16. 16. Properties of 2-D DFT 1) Relationships between Spatial & Frequency Intervals • If a continuous function f(t, z) is sampled to form a digital image, f(x, y) consisting of M x N samples in t & z resp. • If ΔT & ΔZ denote the separations between samples, then, separations between the corresponding discrete, frequency domain variables are given by: Δ𝑢 = 1 𝑀 Δ𝑇 & Δ𝑣 = 1 𝑁 Δ𝑍
17. 17. Problems on DFT 1) Let f(x, y) = 1 1 1 1 1 1 1 1 1 is image matrix. Then DFT(F) = ? Sol:- y 0 1 2 f(x, y) = x 0 1 2 1 1 1 1 1 1 1 1 1 => 𝑓 0, 𝑦 = ,1 1 1- 𝑓 1, 𝑦 = ,1 1 1- 𝑓 2, 𝑦 = ,1 1 1- Generally, F(v) = 𝑓(𝑦)𝑒−𝑗2𝜋𝑣𝑦/𝑁𝑁−1 𝑦=0 Thus, F1(0, v) = 𝑓(0, 𝑦)𝑒−𝑗2𝜋𝑣𝑦/𝑁𝑁−1 𝑦=0
18. 18. F1(0, v) = 𝑓(0, 𝑦)𝑒−𝑗2𝜋𝑣𝑦/𝑁𝑁−1 𝑦=0 F1(0, v) = 𝑓(0, 0)𝑒−𝑗2𝜋𝑣0/3 + 𝑓(0, 1)𝑒−𝑗2𝜋𝑣1/3 + 𝑓(0, 2)𝑒−𝑗2𝜋𝑣2/3 For, v = 0: F1(0, 0) = 𝑓(0, 0)𝑒−𝑗2𝜋0∗0/3 + 𝑓(0, 1)𝑒−𝑗2𝜋0∗1/3 + 𝑓(0, 2)𝑒−𝑗2𝜋0∗2/3 = 1 x 1 + 1 x 1 + 1 x 1 = 3 For, v = 1: F1(0, 1) = 𝑓(0, 0)𝑒−𝑗2𝜋1∗0/3 + 𝑓(0, 1)𝑒−𝑗2𝜋1∗1/3 + 𝑓(0, 2)𝑒−𝑗2𝜋1∗2/3 = 1 x 1 + 1 x (-0.5000 - 0.8660i) + 1 x (-0.5000 + 0.8660i) = 0 For, v = 2: F1(0, 2) = 𝑓(0, 0)𝑒−𝑗2𝜋2∗0/3 + 𝑓(0, 1)𝑒−𝑗2𝜋2∗1/3 + 𝑓(0, 2)𝑒−𝑗2𝜋2∗2/3 = 1 x 1 + 1 x (-0.5000 + 0.8660i) + 1 x (-0.5000 - 0.8660i) = 0 So, F1(0, v) = [3 0 0]; Similarly, F1(1, v) = [3 0 0]; & F1(2, v) = [3 0 0]; Thus, F1 = 3 0 0 3 0 0 3 0 0 Now, applying transformation column-wise.
19. 19. Generally, F(u) = 𝑓(𝑥)𝑒−𝑗2𝜋𝑢𝑥/𝑀𝑀−1 𝑥=0 Thus, F(u, 0) = 𝐹1(𝑥, 0)𝑒−𝑗2𝜋𝑢𝑥/𝑀𝑀−1 𝑥=0 F(u, 0) = F1 (0, 0)𝑒−𝑗2𝜋𝑢0/3 + F1(1, 0)𝑒−𝑗2𝜋𝑢1/3 +F1(2, 0)𝑒−𝑗2𝜋𝑢2/3 For, u = 0: F(0, 0) = F1(0, 0)𝑒−𝑗2𝜋0∗0/3 +F1(1, 0)𝑒−𝑗2𝜋0∗1/3 +F1(2, 0)𝑒−𝑗2𝜋0∗2/3 = 3 x 1 + 3 x 1 + 3 x 1 = 9 For, u = 1: F(1, 0) = F1(0, 0)𝑒−𝑗2𝜋1∗0/3 +F1(1, 0)𝑒−𝑗2𝜋1∗1/3 +F1(2, 0)𝑒−𝑗2𝜋1∗2/3 = 0 x 1 + 0 x (-0.5000 - 0.8660i) + 0 x (-0.5000 + 0.8660i) = 0 For, u = 2: F(2, 0) = F1(0, 0)𝑒−𝑗2𝜋2∗0/3 +F1(1, 0)𝑒−𝑗2𝜋2∗1/3 +F1(2, 0)𝑒−𝑗2𝜋2∗2/3 = 0 x 1 + 0 x (-0.5000 + 0.8660i) + 0 x (-0.5000 - 0.8660i) = 0 So, F(u, 0) = [9 0 0]; Similarly, F(u, 1) = [0 0 0]; & F(u, 2) = [0 0 0]; Thus, F = 9 0 0 0 0 0 0 0 0
20. 20. Problems on DFT 2) Let f(x, y) = 1 2 3 4 5 6 7 8 9 is image matrix. Then DFT(F) = ? Sol:- y 0 1 2 f(x, y) = x 0 1 2 1 2 3 4 5 6 7 8 9 => 𝑓 0, 𝑦 = ,1 2 3- 𝑓 1, 𝑦 = ,4 5 6- 𝑓 2, 𝑦 = ,7 8 9- Generally, F(v) = 𝑓(𝑦)𝑒−𝑗2𝜋𝑣𝑦/𝑁𝑁−1 𝑦=0 Thus, F1(0, v) = 𝑓(0, 𝑦)𝑒−𝑗2𝜋𝑣𝑦/𝑁𝑁−1 𝑦=0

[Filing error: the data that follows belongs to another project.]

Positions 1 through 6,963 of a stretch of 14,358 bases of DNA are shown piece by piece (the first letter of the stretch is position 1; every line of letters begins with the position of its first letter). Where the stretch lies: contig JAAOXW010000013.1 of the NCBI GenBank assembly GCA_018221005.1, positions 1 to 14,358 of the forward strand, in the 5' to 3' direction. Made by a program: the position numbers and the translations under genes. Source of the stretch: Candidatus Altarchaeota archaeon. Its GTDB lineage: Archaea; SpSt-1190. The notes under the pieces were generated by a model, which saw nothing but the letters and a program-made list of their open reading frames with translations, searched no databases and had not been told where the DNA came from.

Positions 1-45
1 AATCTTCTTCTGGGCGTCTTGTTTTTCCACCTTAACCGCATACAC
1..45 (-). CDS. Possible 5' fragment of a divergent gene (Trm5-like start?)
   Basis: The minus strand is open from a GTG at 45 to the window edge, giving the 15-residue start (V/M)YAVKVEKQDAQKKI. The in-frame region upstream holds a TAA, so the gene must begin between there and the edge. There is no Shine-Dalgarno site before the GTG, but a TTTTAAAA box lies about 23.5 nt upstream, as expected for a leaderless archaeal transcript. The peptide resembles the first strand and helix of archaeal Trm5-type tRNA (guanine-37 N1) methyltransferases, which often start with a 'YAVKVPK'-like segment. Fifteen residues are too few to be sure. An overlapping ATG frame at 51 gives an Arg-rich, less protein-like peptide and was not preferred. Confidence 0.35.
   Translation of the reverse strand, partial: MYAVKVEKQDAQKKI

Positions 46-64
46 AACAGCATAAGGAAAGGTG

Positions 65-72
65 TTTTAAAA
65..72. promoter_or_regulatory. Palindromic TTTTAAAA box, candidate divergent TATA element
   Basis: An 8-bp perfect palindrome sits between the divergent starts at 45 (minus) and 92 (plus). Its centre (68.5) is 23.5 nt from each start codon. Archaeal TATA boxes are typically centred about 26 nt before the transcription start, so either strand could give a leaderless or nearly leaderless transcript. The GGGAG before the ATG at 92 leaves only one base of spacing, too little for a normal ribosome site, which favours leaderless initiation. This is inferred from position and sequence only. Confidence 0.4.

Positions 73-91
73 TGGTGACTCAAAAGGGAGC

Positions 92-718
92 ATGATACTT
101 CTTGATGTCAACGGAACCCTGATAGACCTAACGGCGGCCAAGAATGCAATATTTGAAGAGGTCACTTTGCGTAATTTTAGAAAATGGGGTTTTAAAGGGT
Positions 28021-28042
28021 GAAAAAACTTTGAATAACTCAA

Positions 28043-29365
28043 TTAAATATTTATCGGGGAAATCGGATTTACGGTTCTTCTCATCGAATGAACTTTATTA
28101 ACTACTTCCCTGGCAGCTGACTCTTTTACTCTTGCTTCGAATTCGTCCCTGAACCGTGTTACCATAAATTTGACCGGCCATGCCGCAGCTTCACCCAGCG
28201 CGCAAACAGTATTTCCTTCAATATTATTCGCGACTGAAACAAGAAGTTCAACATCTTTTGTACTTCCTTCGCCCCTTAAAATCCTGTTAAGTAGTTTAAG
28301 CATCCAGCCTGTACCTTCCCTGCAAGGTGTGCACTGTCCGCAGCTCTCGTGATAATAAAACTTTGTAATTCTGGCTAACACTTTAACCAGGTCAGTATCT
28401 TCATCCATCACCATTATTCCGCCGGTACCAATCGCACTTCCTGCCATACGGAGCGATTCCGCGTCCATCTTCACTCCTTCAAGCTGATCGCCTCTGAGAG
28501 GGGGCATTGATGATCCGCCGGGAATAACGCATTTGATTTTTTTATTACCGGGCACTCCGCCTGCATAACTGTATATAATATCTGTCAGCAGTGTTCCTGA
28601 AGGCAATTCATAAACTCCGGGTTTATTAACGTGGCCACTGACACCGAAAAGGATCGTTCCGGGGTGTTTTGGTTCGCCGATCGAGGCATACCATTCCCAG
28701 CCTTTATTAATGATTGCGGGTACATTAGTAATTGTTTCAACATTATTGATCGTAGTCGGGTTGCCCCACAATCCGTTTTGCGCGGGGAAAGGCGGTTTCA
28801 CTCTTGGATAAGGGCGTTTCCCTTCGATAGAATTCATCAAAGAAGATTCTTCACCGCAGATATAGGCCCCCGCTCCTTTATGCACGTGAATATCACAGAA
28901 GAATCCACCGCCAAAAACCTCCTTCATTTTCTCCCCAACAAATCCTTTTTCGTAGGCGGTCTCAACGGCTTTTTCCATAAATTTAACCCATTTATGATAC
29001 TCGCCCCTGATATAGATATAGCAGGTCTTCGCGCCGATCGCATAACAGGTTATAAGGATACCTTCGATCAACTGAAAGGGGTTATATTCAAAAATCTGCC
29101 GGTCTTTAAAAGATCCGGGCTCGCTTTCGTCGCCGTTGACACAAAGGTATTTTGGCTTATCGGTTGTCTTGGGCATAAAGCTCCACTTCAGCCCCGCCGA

21. 21. F1(0, v) = 𝑓(0, 𝑦)𝑒−𝑗2𝜋𝑣𝑦/𝑁𝑁−1 𝑦=0 F1(0, v) = 𝑓(0, 0)𝑒−𝑗2𝜋𝑣0/3 + 𝑓(0, 1)𝑒−𝑗2𝜋𝑣1/3 + 𝑓(0, 2)𝑒−𝑗2𝜋𝑣2/3 For, v = 0: F1(0, 0) = 𝑓(0, 0)𝑒−𝑗2𝜋0∗0/3 + 𝑓(0, 1)𝑒−𝑗2𝜋0∗1/3 + 𝑓(0, 2)𝑒−𝑗2𝜋0∗2/3 = 1 x 1 + 2 x 1 + 3 x 1 = 6 For, v = 1: F1(0, 1) = 𝑓(0, 0)𝑒−𝑗2𝜋1∗0/3 + 𝑓(0, 1)𝑒−𝑗2𝜋1∗1/3 + 𝑓(0, 2)𝑒−𝑗2𝜋1∗2/3 = 1 x 1 + 2 x (-0.5000 - 0.8660i) + 3 x (-0.5000 + 0.8660i) = -1.5000 + 0.8660i For, v = 2: F1(0, 2) = 𝑓(0, 0)𝑒−𝑗2𝜋2∗0/3 + 𝑓(0, 1)𝑒−𝑗2𝜋2∗1/3 + 𝑓(0, 2)𝑒−𝑗2𝜋2∗2/3 = 1 x 1 + 2 x (-0.5000 + 0.8660i) + 3 x (-0.5000 - 0.8660i) = -1.5000 - 0.8660i So, F1(0, v) = [6 -1.5000 + 0.8660i -1.5000 - 0.8660i]; Similarly, F1(1, v) = [15 -1.5000 + 0.8660i -1.5000 - 0.8660i]; & F1(2, v) = [24 -1.5000 + 0.8660i -1.5000 - 0.8660i]; Thus, F1 = 6 −1.5000 + 0.8660i −1.5000 − 0.8660i 15 −1.5000 + 0.8660i −1.5000 − 0.8660i 24 −1.5000 + 0.8660i −1.5000 − 0.8660i Now, applying transformation column-wise.
22. 22. Generally, F(u) = 𝑓(𝑥)𝑒−𝑗2𝜋𝑢𝑥/𝑀𝑀−1 𝑥=0 Thus, F(u, 0) = 𝐹1(𝑥, 0)𝑒−𝑗2𝜋𝑢𝑥/𝑀𝑀−1 𝑥=0 F(u, 0) = F1 (0, 0)𝑒−𝑗2𝜋𝑢0/3 + F1(1, 0)𝑒−𝑗2𝜋𝑢1/3 +F1(2, 0)𝑒−𝑗2𝜋𝑢2/3 For, u = 0: F(0, 0) = F1(0, 0)𝑒−𝑗2𝜋0∗0/3 +F1(1, 0)𝑒−𝑗2𝜋0∗1/3 +F1(2, 0)𝑒−𝑗2𝜋0∗2/3 = 6 x 1 + 15 x 1 + 24 x 1 = 45 For, u = 1: F(0, 1) = F1(0, 1)𝑒−𝑗2𝜋1∗0/3 +F1(1, 1)𝑒−𝑗2𝜋1∗1/3 +F1(2, 1)𝑒−𝑗2𝜋1∗2/3 = 6 x 1 + 15 x (-0.5000 - 0.8660i) + 24 x (-0.5000 + 0.8660i) = -13.5000 + 7.7940i For, u = 2: F(0, 2) = F1(0, 2)𝑒−𝑗2𝜋2∗0/3 +F1(1, 2)𝑒−𝑗2𝜋2∗1/3 +F1(2, 2)𝑒−𝑗2𝜋2∗2/3 = 6 x 1 + 15 x (-0.5000 + 0.8660i) + 24 x (-0.5000 - 0.8660i) = -13.5000 - 7.7940i Thus, F = 45 −4.5 + 2.59𝑖 −4.5 − 2.59𝑖 −13.5000 + 7.7940i 0 0 −13.5000 − 7.7940i 0 0